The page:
240-280GB 480-512GB 960GB-1TB 2TB
HP EX950   $72.99
(14¢/GB)
$129.99
(13¢/GB)
$254.99
(13¢/GB)
Addlink S70 $39.99
(16¢/GB)
$63.88
(12¢/GB)
$124.99
(12¢/GB)
$259.99
(13¢/GB)
Sabrent Rocket $44.98
(18¢/GB)
$69.98
(14¢/GB)
$119.98
(12¢/GB)
$249.98
(12¢/GB)
Silicon Power P34A80 $41.99
(16¢/GB)
$59.99
(12¢/GB)
$109.99
(11¢/GB)
$244.99
(12¢/GB)
Team MP34 $41.99
(16¢/GB)
$59.99
(12¢/GB)
   
Corsair Force MP600   $139.99
(28¢/GB)
  $359.99
(18¢/GB)
Sabrent Rocket 4.0   $98.98
(19¢/GB)
$167.99
(16¢/GB)
$339.99
(17¢/GB)
WD Black SN750 $62.99
(25¢/GB)
$71.99
(14¢/GB)
$220.00
(22¢/GB)
$359.99
(18¢/GB)
Samsung 970 EVO Plus $69.99
(28¢/GB)
$99.99
(20¢/GB)
$198.48
(20¢/GB)
$399.99
(20¢/GB)

 

Entry-level NVMe: Intel SSD 660p

Silicon Motion's SM2263 is currently the most successful entry-level NVMe controller. Intel uses it with 64L QLC NAND for the 660p, one of the only QLC-based SSDs we can currently recommend (except for the 500GB model). Kingston pairs it with 96L TLC NAND for their A2000, which offers some of the best performance and endurance currently available from entry-level NVMe drives. There are a few even cheaper drives using the DRAMless SM2263XT controller variant; these drives make more considerable performance sacrifices but still outperform SATA SSDs. However, everything in this segment is still liable to be undercut by good sales on high-end NVMe drives.

  240-256GB 480-512GB 1TB 2TB
Mushkin Helix-L $36.99
(15¢/GB)
  $105.99
(11¢/GB)
 
HP EX900 $36.99
(15¢/GB)
  $134.99
(13¢/GB)
 
WD Blue SN500 $43.99
(18¢/GB)
     
Kingston A2000 $34.99
(14¢/GB)
$54.99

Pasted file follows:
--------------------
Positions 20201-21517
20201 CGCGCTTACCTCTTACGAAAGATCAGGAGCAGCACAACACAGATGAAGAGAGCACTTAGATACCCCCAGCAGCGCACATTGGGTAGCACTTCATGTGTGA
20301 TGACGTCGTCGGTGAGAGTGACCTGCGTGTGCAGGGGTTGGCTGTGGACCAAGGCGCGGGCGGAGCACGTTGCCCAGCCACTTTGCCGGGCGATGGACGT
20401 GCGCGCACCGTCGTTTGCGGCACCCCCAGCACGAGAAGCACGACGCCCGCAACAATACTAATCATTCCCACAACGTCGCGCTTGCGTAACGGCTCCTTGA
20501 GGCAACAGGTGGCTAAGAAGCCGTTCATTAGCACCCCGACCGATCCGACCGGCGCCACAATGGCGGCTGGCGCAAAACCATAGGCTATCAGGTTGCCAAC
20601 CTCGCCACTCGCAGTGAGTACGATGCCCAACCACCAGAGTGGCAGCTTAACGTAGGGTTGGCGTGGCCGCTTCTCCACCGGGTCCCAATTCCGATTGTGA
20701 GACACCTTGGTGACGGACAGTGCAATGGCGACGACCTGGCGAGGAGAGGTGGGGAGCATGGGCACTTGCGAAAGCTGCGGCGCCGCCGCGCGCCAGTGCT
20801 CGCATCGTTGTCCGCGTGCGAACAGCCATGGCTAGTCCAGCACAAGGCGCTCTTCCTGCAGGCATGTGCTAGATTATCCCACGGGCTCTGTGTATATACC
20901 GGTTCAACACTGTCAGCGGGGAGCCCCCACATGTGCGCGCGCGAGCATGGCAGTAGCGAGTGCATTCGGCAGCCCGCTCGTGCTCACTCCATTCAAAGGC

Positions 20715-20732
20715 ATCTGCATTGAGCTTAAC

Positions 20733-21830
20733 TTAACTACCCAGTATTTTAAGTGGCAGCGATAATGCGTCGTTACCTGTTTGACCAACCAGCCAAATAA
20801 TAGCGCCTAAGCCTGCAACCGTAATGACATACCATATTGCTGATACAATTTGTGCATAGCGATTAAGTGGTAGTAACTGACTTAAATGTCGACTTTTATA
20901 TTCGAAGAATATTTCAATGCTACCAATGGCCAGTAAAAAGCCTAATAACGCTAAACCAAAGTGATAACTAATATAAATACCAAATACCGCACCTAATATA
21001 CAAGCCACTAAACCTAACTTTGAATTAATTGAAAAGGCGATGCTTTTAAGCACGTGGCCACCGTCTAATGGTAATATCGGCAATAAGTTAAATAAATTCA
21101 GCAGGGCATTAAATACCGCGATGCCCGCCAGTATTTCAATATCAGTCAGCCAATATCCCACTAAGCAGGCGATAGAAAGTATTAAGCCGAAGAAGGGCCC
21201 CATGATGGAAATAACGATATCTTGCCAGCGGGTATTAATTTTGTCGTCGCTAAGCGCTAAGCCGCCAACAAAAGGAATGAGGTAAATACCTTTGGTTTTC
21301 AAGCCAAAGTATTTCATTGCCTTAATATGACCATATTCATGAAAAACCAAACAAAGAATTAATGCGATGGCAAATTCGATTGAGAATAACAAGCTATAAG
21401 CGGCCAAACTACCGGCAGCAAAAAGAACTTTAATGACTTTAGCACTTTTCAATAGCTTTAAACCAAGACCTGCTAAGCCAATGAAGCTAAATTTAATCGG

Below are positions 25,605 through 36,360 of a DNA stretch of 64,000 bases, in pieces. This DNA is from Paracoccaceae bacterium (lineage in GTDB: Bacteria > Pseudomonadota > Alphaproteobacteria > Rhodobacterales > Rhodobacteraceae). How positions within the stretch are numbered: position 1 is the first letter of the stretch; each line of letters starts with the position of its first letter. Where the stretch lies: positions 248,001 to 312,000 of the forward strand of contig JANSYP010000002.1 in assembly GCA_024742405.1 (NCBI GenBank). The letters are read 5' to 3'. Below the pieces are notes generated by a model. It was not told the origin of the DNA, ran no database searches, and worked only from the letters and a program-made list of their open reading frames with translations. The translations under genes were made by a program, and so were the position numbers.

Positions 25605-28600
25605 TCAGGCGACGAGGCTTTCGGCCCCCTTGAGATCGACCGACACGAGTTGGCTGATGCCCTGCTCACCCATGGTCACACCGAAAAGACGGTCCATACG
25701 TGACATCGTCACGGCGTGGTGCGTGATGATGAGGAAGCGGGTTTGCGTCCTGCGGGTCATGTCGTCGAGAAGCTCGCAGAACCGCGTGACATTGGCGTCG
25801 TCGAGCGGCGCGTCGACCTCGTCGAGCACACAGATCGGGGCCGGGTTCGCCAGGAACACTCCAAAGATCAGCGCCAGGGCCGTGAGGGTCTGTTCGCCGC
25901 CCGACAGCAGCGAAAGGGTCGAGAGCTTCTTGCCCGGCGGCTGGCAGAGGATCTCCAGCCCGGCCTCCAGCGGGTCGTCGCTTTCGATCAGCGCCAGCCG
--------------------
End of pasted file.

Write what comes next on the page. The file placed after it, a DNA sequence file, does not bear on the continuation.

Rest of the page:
(11¢/GB)
$168.63
(17¢/GB)
 
Intel 660p   $54.99
(11¢/GB)
$82.99
(8¢/GB)
$204.99
(10¢/GB)
Intel 665p     $124.99
(12¢/GB)
 


SATA SSDs

SATA drives haven't started to disappear from the market yet, but there's not much reason left for consumers to be buying them. They are still useful for upgrading older systems that don't support NVMe, or to add more capacity to a system that doesn't have room for another NVMe drive. Entry-level SATA SSDs using DRAMless controllers or QLC NAND still generally offer the cheapest price per GB, but we recommend spending a little bit extra to get a mainstream drive with TLC NAND, a DRAM cache and higher endurance rating.

Mainstream 2.5" SATA: WD Blue 3D NAND, Crucial MX500

The big vertically-integrated NAND manufacturers still set the standard for price and performance in this product segment. Western Digital and Micron are the most competitive with their respective consumer brands (WD, SanDisk, Crucial) while Samsung still charges a bit of a premium. Third-party drive manufacturers offer some cheaper options by using older or lower-grade flash memory, and are still able to hit the performance limits of the SATA interface. Some current-generation models are starting to drop below 10¢/GB on sale, especially at higher capacities.

  240-256GB 480-512GB 1 TB 2 TB 4 TB
Samsung 860 EVO $54.99
(22¢/GB)
$57.99
(12¢/GB)
$109.99
(11¢/GB)
$229.99
(11¢/GB)
$497.99
(12¢/GB)
WD Blue 3D NAND $39.99
(16¢/GB)
$59.99
(12¢/GB)
$99.99
(10¢/GB)
$189.99
(9¢/GB)
$516.88
(13¢/GB)
SanDisk Ultra 3D $44.99
(18¢/GB)
$64.99
(13¢/GB)
$107.99
(11¢/GB)
$199.99
(10¢/GB)
 
Crucial MX500 $38.99
(16¢/GB)
$56.99
(11¢/GB)
$99.50
(10¢/GB)
$219.99
(11¢/GB)
 
ADATA SU800 $33.99
(13¢/GB)
$57.99
(11¢/GB)
$85.99
(8¢/GB)
$209.99
(10¢/GB)
 
SK Hynix Gold S31 $29.99
(12¢/GB)
$53.99
(11¢/GB)
$105.99
(11¢/GB)
   
Team L5 LITE 3D $33.99
(14¢/GB)
$42.99
(9¢/GB)
     

M.2 SATA: Crucial MX500 and WD Blue 3D

There are far fewer options for M.2 SATA drives than for 2.5" SATA drives, but the best models come in both form factors and with similar pricing for either. M.2 SATA SSDs should only be used in M.2 slots that don't also support PCIe NVMe SSDs, because NVMe drives are faster and plenty of them aren't any more expensive. The older ADATA SU800 is a bit cheaper at low capacities, but most consumers looking to buy a M.2 SATA drive are probably in need of a capacity upgrade. At 1TB or 2TB, the Crucial and WD drives are usually the best choices.

  250GB 500GB 1TB 2TB
Samsung 860 EVO M.2 $69.62
(28¢/GB)
$95.83
(19¢/GB)
$166.99
(17¢/GB)
$343.44
(17¢/GB)
Crucial MX500 M.2 $39.99
(16¢/GB)
$54.99
(11¢/GB)
$99.99
(10¢/GB)
 
WD Blue 3D M.2 $39.99
(16¢/GB)
$59.99
(12¢/GB)
$99.99
(10¢/GB)
$237.00
(12¢/GB)
ADATA SU800 M.2 $37.99
(15¢/GB)
$57.99
(11¢/GB)
$107.99
(11¢/GB)
 

 

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  • Death666Angel - Friday, November 08, 2019 - link